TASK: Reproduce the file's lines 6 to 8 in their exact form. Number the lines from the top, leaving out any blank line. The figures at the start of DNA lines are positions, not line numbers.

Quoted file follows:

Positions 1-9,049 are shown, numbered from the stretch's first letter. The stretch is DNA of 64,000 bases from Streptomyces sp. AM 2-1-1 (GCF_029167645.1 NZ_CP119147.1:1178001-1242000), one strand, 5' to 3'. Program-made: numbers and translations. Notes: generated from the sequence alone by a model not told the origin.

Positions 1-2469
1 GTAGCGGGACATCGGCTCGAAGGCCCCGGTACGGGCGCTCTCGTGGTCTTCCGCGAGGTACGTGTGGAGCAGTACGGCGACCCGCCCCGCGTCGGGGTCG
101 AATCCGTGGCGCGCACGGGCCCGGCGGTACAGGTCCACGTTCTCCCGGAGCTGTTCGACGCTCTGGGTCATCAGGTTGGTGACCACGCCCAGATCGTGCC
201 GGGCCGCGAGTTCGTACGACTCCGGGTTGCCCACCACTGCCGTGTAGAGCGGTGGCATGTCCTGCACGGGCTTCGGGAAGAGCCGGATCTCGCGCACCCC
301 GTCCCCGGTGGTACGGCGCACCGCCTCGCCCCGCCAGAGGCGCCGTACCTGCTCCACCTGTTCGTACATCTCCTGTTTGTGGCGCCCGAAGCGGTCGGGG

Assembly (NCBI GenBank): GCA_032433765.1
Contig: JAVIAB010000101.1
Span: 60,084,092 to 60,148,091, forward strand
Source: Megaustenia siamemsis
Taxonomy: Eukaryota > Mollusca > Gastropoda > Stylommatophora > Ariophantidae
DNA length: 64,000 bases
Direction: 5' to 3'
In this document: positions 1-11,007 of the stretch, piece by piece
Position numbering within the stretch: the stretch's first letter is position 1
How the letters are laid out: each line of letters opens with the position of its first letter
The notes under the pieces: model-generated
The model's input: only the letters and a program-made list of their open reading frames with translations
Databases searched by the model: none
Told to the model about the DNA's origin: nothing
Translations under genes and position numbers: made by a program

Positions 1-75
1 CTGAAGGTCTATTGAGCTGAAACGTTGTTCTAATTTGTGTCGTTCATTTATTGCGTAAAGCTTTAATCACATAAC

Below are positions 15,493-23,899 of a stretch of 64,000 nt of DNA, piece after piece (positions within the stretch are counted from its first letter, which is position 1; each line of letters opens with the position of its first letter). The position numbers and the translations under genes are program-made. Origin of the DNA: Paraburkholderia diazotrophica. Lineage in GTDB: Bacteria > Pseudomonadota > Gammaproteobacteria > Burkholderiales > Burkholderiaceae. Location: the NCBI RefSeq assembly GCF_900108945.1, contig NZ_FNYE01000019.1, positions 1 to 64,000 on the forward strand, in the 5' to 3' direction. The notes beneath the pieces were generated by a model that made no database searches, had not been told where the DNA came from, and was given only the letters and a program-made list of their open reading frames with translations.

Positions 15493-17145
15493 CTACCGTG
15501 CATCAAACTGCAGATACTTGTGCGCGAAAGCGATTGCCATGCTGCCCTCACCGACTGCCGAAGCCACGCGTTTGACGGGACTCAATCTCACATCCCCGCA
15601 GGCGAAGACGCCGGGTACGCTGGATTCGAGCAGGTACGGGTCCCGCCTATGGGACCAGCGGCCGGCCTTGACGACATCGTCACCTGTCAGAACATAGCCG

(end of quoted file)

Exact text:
301 GTCCCCGGTGGTACGGCGCACCGCCTCGCCCCGCCAGAGGCGCCGTACCTGCTCCACCTGTTCGTACATCTCCTGTTTGTGGCGCCCGAAGCGGTCGGGG

Assembly (NCBI GenBank): GCA_032433765.1
Contig: JAVIAB010000101.1